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Is the New Rs. 75 Coin Legal Tender? Learn where to purchase the commemorative coins

To mark the opening of the new Parliament building, the national government has approved the minting of a commemorative Rs. 75 coin. Prior to Prime Minister Narendra Modi's planned opening of the Parliament building on May 28, the news was made via a government notice on May 25.

fresh coin

The coin will be 50 percent silver, 40 percent copper, 5 percent nickel, and 5 percent zinc, with a diameter of 44 millimetres. Its weight will be 35 grammes as a baseline.

The coin's reverse side will bear the recognisable Lion Capital of the Ashoka Pillar, and underneath it, the words “Satyamev Jayate” will be written in Devnagri script. The words “Sansad Sankul” in Devnagri script will be written around the top edge of a picture of the Parliament building on the opposite side.

They're legal tender, right?

Commemorative coins are not utilised in transactions since they are not meant for widespread usage. In addition, since half of the Rs. 75 coin is comprised of silver, the coin's metallic worth surpasses its legal value.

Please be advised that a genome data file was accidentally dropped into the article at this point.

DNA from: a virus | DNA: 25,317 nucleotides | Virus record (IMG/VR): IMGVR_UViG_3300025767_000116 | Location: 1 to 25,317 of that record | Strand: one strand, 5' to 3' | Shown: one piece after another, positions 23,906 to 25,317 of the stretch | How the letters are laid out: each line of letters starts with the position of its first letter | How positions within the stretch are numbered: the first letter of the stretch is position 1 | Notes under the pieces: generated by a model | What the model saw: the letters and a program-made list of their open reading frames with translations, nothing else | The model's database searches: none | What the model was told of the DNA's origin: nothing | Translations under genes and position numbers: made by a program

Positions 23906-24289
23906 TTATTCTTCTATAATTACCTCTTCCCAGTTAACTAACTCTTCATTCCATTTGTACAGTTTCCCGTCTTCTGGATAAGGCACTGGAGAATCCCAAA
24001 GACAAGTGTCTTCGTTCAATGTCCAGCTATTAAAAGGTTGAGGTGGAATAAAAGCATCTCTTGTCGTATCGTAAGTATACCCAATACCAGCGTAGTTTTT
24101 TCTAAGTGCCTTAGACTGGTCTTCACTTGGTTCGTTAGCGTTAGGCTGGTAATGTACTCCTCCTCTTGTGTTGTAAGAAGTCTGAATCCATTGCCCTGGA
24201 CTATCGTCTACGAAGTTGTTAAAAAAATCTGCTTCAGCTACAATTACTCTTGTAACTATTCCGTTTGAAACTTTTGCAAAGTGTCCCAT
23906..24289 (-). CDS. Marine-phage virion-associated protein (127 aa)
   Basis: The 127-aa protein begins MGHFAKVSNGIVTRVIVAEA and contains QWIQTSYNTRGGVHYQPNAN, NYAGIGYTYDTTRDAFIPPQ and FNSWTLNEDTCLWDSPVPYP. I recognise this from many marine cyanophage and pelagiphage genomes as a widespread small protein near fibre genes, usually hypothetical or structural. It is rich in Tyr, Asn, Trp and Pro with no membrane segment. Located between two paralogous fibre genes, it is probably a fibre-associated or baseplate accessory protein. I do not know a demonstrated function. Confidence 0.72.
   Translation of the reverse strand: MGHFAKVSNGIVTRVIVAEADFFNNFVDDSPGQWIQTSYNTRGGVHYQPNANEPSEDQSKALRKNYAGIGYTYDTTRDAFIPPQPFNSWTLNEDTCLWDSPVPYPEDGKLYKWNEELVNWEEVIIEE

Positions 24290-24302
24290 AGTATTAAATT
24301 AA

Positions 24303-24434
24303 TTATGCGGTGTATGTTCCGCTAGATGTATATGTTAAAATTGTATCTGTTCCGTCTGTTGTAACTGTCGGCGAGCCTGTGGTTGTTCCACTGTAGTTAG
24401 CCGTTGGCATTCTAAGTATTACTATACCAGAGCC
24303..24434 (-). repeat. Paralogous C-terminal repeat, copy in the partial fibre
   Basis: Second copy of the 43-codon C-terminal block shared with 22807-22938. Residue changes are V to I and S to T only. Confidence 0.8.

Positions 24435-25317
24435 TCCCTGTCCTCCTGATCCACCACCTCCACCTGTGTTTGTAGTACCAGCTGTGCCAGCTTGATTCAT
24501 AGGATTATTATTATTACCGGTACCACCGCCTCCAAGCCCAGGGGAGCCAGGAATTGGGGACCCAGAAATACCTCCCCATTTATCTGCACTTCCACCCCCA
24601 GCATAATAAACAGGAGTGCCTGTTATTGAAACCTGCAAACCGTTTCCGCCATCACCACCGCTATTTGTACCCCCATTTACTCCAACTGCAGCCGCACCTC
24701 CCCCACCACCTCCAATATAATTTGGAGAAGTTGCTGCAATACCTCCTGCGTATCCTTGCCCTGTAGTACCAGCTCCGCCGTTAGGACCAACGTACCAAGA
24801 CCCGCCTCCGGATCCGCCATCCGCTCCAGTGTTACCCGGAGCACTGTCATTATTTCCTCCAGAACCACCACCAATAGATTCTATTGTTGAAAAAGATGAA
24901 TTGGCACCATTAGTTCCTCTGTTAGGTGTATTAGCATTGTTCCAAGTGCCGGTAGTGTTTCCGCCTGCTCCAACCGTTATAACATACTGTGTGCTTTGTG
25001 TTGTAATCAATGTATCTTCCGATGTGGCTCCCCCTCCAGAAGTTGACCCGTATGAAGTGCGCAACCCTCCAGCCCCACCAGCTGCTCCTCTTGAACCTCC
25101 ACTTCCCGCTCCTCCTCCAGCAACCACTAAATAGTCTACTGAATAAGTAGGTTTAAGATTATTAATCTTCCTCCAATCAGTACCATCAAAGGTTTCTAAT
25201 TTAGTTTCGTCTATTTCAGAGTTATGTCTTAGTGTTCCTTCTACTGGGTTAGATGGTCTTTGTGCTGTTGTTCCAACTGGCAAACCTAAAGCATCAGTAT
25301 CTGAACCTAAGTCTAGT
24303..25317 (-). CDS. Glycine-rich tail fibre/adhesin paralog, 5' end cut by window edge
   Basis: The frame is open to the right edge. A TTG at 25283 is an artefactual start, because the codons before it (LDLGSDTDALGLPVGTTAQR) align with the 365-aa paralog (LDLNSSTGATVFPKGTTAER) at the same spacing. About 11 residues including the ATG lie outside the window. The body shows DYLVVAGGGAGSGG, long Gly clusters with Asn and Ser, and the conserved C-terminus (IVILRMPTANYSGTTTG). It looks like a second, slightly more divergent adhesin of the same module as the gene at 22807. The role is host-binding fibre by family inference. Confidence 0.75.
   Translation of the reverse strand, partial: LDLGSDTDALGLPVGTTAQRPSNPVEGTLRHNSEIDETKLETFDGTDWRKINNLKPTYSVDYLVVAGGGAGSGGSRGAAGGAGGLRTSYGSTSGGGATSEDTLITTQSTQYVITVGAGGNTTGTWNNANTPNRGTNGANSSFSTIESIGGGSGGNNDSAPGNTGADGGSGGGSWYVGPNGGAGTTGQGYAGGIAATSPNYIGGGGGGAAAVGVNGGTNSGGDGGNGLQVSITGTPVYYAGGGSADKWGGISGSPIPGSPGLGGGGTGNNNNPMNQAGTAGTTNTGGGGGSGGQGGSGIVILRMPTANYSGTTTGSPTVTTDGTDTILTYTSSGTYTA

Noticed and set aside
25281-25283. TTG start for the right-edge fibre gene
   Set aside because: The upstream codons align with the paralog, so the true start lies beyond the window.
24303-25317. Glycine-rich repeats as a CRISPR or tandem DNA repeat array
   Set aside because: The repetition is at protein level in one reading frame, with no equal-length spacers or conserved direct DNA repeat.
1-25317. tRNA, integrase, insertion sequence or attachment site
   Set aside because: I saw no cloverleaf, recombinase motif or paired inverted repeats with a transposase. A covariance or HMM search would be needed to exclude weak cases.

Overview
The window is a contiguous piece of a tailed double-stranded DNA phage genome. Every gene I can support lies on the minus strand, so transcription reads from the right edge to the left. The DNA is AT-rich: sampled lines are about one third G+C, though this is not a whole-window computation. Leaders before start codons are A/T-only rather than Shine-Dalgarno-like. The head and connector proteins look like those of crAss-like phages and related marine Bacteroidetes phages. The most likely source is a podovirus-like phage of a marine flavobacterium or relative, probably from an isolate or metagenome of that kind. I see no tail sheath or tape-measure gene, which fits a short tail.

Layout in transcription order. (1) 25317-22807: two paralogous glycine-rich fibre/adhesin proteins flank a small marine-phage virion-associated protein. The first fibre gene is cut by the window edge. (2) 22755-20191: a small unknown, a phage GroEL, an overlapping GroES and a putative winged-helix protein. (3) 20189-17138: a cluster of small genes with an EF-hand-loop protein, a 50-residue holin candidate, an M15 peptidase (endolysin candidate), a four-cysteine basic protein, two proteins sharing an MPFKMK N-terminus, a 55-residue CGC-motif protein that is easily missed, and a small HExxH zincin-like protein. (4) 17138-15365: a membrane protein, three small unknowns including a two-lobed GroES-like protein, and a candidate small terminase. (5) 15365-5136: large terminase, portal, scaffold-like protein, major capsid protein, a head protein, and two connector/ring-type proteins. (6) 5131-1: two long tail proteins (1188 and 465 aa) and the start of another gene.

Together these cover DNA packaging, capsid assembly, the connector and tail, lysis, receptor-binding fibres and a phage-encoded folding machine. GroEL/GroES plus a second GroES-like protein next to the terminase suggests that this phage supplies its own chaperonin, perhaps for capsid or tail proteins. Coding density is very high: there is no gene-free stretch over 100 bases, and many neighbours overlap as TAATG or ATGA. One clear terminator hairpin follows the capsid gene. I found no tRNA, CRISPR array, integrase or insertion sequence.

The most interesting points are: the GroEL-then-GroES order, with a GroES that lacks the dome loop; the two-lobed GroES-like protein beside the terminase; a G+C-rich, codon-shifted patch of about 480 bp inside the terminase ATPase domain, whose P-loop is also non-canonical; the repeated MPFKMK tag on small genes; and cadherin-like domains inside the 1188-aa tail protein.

The Securities of Printing and Minting Corporation of India Limited (SPMCIL) website is where interested parties may purchase the commemorative special coins. According to the RBI, “The coins issued by the Government of India under Section 6 of The Coinage Act, 2011, shall be legal tender in payment or on account provided that a coin has not been defaced and has not lost weight so as to be less than such weight as may be prescribed in its case.”

Commemorative coins are often minted to mark important occasions and have distinctive designs that are appropriate for the occasion they honour. For coin collectors, these coins are very valuable and prized possessions. Only the Rs. 1, Rs. 2, Rs. 5, Rs. 10, and Rs. 20 coins are now listed by SPMCIL for public circulation.

According to RBI, coins having a denomination of one rupee or more are legal tender for sums up to one thousand rupees. This information relates to the legal standing of government-issued coinage. For sums up to Rs. 10, a fifty-paisa coin has the same standing as other coins. Beyond these quantities, people cannot be forced to receive coins, but it is not illegal for them to willingly accept bigger amounts.

The RBI has recognised that coins worth Rs. 743 crore have been distributed to the general population. However, owing to doubts about their validity, the RBI has seen considerable hesitation among merchants and the general public to accept a number of designs of Rs. 10 coins. The legal tender status of these coins was subsequently made clear, indicating that they may be used for transactions without any problems.

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